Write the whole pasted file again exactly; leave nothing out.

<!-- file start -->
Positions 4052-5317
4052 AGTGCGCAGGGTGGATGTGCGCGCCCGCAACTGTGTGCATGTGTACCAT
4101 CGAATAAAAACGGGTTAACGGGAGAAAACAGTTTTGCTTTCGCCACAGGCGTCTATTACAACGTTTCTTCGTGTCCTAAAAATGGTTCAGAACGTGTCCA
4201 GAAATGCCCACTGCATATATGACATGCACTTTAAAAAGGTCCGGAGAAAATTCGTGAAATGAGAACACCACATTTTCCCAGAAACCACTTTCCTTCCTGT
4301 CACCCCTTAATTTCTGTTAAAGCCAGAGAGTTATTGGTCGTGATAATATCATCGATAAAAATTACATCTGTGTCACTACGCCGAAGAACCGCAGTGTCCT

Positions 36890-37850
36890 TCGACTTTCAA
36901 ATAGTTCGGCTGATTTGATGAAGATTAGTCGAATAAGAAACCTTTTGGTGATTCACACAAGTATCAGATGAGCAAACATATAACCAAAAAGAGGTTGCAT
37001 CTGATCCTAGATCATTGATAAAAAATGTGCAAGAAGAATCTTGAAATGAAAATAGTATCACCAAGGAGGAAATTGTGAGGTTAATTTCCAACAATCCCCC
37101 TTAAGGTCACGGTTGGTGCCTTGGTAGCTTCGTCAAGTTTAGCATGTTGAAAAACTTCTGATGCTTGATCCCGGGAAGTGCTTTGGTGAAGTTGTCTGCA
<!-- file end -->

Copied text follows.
Positions 4052-5317
4052 AGTGCGCAGGGTGGATGTGCGCGCCCGCAACTGTGTGCATGTGTACCAT
4101 CGAATAAAAACGGGTTAACGGGAGAAAACAGTTTTGCTTTCGCCACAGGCGTCTATTACAACGTTTCTTCGTGTCCTAAAAATGGTTCAGAACGTGTCCA
4201 GAAATGCCCACTGCATATATGACATGCACTTTAAAAAGGTCCGGAGAAAATTCGTGAAATGAGAACACCACATTTTCCCAGAAACCACTTTCCTTCCTGT
4301 CACCCCTTAATTTCTGTTAAAGCCAGAGAGTTATTGGTCGTGATAATATCATCGATAAAAATTACATCTGTGTCACTACGCCGAAGAACCGCAGTGTCCT

Positions 36890-37850
36890 TCGACTTTCAA
36901 ATAGTTCGGCTGATTTGATGAAGATTAGTCGAATAAGAAACCTTTTGGTGATTCACACAAGTATCAGATGAGCAAACATATAACCAAAAAGAGGTTGCAT
37001 CTGATCCTAGATCATTGATAAAAAATGTGCAAGAAGAATCTTGAAATGAAAATAGTATCACCAAGGAGGAAATTGTGAGGTTAATTTCCAACAATCCCCC
37101 TTAAGGTCACGGTTGGTGCCTTGGTAGCTTCGTCAAGTTTAGCATGTTGAAAAACTTCTGATGCTTGATCCCGGGAAGTGCTTTGGTGAAGTTGTCTGCA